Abby Visits the Cape Fear River Dredge Islands

Another entry in Abby’s Birdbrained Summer.  Abby, the summer communication intern for the Coast Office of Audubon North Carolina, is visiting sites with Audubon’s field staff and our community of volunteers. After she goes into the field, she’ll post blogs detailing her experiences.

The Cape Fear River’s dredge islands are among the most important sites for nesting shorebirds in North Carolina. From April through August the islands are not open to the public because nesting birds are incredibly sensitive to human disturbance. Lindsay, Audubon North Carolina’s coastal biologist, visits them regularly to monitor the productivity of American Oystercatchers, but she also closely watches the numerous other bird species that use the islands as nurseries. I accompanied her to these islands on a breezy, overcast day. The river was choppy and I lost my hat, but Lindsay fished it out of the tea-colored water.

Ferry Slip Island was our first stop. Deposits of dredged sand formed the island, but the seven-acre area is not a barren desert island. Ample vegetation nearly covers the island now, making a preferred habitat for Laughing Gulls. Although Laughing Gull chicks are pretty adorable, their parents serve as a threat to other nesting birds. They have no qualms about snatching up an oystercatcher’s eggs, or even small hatchlings.

Arnie, his mate, and their chick, CF4. By Abby Chiaramonte.

Lindsay slowly drove the boat around the island to see how the birds were behaving before we would disturb them by anchoring. Oystercatcher chicks normally hide in the vegetation when Lindsay sets foot on the island, but on the day we visited they weren’t shy. We got within fifty feet of Arnie, one of the birds equipped with a satellite transmitter as part of the American Oystercatcher Tracking Project. His chick, CF4, played in the water. Their play is practice for finding the shellfish they feed on. Unlike Arnie, CF4 has bright green bands around her legs. The color of CF4’s bands indicates that she was born in North Carolina; Arnie’s orange bands show that he is from New Jersey. If you want to keep up with Arnie, visit

We walked through thousands of shrieking Laughing Gulls to see the colony of Brown Pelicans. I was impressed by their nesting behavior. The birds build large pods on the sand that stand a little over a foot tall, and their white eggs are about the size of my fist. One pelican helped his mate by bringing her nest material. Others fed their huge downy chicks. Their immature wings were startlingly like those found in a bucket of KFC. I was surprised that the little ones already had the saggy gular pouch.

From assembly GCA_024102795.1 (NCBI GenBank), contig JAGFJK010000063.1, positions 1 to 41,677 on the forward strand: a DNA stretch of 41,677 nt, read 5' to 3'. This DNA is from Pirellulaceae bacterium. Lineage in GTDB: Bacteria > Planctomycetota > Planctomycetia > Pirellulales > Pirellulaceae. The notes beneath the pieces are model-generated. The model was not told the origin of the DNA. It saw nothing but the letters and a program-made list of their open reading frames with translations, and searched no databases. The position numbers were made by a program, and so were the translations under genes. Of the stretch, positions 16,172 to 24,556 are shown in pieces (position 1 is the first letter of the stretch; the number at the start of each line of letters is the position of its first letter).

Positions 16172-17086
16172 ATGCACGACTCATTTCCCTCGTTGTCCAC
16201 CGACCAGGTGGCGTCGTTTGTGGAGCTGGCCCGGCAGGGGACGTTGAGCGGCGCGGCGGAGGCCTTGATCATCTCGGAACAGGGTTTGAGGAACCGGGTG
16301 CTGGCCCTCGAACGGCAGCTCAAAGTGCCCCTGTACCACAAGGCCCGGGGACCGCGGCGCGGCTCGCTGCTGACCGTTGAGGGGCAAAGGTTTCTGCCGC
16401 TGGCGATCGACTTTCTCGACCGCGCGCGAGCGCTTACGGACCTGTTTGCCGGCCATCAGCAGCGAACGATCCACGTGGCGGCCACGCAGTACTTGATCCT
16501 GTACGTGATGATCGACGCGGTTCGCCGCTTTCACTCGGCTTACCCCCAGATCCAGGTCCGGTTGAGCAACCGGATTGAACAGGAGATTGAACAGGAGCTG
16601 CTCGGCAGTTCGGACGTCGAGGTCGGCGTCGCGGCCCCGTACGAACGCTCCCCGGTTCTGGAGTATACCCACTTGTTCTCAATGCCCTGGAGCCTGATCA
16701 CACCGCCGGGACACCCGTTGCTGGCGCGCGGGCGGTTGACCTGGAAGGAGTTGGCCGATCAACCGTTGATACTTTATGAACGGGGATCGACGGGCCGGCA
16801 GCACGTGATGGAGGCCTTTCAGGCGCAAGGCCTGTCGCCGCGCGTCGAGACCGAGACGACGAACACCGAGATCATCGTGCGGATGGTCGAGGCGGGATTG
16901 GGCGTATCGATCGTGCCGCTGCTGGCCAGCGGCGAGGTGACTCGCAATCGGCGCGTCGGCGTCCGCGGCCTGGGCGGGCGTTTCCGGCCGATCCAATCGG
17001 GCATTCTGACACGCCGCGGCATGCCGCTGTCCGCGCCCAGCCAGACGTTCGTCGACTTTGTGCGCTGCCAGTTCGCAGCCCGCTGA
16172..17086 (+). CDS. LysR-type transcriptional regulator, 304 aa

A Brown Pelican feeds her chick. By Abby Chiaramonte.

The next island we visited was South Pelican Island. As we came downwind of the island, I was shocked by the smell. Thousands of birds make an unthinkable amount of feces. The dome of the island was completely covered in nesting Royal Terns and Sandwich Terns. I was surprised that the Royal Terns allow their yellow-tipped-beak relatives to nest within their expansive colony, but the behavior is common. Royals and Sandwiches often nest together. Lindsay is helping to collect eggshells for a UNCW graduate students' study that will determine if there is any mercury or other harmful chemicals present in their shells, but in order to do so, we had to get the birds off their nests. The noise the terns made when Lindsay stepped into their colony sounded like a battlefield. I was surprised to see that one of the Royal Terns had the ribbon from a balloon tangled in his tail feathers. Balloons released into the air seem harmless, but it is shocking to see the damage they can do when they ensnare a bird. Since the terns nest so closely, the ribbon could tangle around a number of birds and their chicks, and ultimately kill them. Unfortunately, we could not capture the bird to untangle the ribbon. It was sad to leave the bird behind, knowing the likely outcome.

I think it is interesting that some of the best habitats for nesting shorebirds are man-made islands. Although humans are a great threat to the birds’ productivity, somehow we managed to provide them with a home. Although the outcome was not planned, almost as soon as Ferry Slip and South Pelican Islands were created in the 1970s, the birds arrived. Just a few acres of dredged sand provide thousands of birds with a place to raise their offspring.


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